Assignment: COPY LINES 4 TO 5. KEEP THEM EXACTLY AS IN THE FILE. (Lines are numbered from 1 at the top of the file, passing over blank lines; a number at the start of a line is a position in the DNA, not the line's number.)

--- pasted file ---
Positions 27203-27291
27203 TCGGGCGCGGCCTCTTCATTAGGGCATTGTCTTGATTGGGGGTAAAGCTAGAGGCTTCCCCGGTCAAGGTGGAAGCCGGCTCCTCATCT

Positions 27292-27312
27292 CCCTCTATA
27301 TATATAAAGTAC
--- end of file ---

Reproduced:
27292 CCCTCTATA
27301 TATATAAAGTAC